*UPDATE: Chancellor Francisco Rodriguez responded to the Senate document in an email Tuesday. Rodriguez said the District will consider their solutions. You can read his response at the bottom of this article.
Students planning to enroll in fundamental English and math courses may be surprised. The Chancellor directed to remove them from the fall schedule.
Representatives from the departments expressed opposition to this decision at Monday’s Academic Senate meeting, because it interfered with their transition plans to work with AB 705. The bill “maximize the probability that a student will enter and complete transfer-level coursework in English and math within a one year”
Crystal Kiekel, the Center for Academic Success director, argued that there is a major misconception that these courses are part of the English and math sequences.
She explained that students will not be placed in these classes as a requirement for transfer as they can have the liberty to take these courses for their development.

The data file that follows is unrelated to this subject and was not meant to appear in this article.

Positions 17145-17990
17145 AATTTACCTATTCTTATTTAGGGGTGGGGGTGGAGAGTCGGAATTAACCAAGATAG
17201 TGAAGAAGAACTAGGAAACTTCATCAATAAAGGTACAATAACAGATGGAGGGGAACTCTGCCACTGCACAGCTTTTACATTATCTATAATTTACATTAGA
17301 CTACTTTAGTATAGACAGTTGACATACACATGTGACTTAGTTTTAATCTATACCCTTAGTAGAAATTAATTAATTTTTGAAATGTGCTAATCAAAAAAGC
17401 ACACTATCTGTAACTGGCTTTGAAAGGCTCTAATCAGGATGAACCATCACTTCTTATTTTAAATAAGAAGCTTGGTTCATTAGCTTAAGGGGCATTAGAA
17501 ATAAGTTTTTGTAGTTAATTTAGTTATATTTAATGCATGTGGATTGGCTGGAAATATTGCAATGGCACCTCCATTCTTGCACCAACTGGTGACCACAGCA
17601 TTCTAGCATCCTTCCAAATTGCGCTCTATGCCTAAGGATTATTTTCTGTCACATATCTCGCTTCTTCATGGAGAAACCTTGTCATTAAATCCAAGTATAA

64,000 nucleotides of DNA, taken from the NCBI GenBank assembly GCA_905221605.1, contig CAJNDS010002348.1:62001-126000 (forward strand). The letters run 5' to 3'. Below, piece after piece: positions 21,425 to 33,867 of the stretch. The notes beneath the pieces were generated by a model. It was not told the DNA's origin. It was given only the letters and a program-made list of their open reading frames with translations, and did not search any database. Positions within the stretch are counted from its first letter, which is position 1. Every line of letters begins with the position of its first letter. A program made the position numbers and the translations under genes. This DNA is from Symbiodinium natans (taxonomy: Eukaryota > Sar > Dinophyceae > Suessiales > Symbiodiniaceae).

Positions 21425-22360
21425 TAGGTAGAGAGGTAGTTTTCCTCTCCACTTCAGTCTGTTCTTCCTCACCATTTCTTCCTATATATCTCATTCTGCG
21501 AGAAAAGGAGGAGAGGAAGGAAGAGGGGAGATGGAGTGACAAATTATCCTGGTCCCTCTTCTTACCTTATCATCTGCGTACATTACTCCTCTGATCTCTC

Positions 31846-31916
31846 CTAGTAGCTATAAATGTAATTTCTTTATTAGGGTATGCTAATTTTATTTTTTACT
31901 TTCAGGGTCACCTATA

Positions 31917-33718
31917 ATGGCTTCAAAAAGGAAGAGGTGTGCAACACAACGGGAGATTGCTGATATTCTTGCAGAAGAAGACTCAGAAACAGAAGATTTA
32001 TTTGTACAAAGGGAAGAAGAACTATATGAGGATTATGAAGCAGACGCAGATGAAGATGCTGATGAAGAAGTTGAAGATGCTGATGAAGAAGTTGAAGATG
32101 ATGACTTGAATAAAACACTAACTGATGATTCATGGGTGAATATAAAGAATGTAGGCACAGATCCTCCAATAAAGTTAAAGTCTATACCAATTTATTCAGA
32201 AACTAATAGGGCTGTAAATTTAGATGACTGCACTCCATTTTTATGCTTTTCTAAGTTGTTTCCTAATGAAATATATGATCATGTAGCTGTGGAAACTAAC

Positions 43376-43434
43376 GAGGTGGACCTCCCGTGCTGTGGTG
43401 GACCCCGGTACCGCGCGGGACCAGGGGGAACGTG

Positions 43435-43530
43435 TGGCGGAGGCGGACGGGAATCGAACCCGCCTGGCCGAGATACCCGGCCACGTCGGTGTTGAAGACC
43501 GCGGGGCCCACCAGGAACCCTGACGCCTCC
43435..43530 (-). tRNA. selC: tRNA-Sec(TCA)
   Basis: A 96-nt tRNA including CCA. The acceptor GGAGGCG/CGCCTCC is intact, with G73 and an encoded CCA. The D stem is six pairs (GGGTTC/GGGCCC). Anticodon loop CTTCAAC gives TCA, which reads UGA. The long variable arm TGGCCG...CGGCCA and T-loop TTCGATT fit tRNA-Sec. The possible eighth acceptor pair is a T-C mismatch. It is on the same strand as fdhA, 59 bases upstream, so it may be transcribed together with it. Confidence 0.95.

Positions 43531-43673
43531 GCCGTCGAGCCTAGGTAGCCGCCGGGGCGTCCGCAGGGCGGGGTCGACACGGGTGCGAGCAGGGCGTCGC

“We believe students should be able to choose to take a class that will allow them to strengthen their fundamental grammar, learning skills and their arithmetic skills should they choose to do so at any point before or after their transfer sequence,” Kiekel said.
Before AB 705, courses, such as English 21 and Math 110/115 were considered two or three levels below transfer level, excluding them from any sequence with pre-requisites.
“So that means that we can no longer place students so low in a developmental sequence because students were sort of dwelling in below transfer level courses for years,” Kiekel said.
Chairman of Mathematics Eddie Tchertchian stressed that Pierce College’s mission is to help students gain career and technical proficiency.
Tchertchian stressed student equity, student choice, and students having the ability to make better decisions about their courses.
“It’s important to point that up to 40 percent of our students here at Pierce College are CTE students, career technical education students, so many of those enrolled to gain just a specific skill. Their goal is not to transfer,” Tchertchian said.
The Senate unanimously approved a document that expressed opposition to the Chancellor’s direction the stated several reasons for inclusion of the English and math courses.
The Academic Senate announced their newly elected president Barbara Anderson winning with 84 votes, while Fernando Oleas had 33 votes according to the Nominations and Elections Committee.
“I’m excited to win but also humbled, realizing that it’s a really important role to represent the faculty well and the pre-previous presidents have done an excellent job,” Anderson said. “The current president is amazing, so I have big shoes to fill.”
More Documents available below: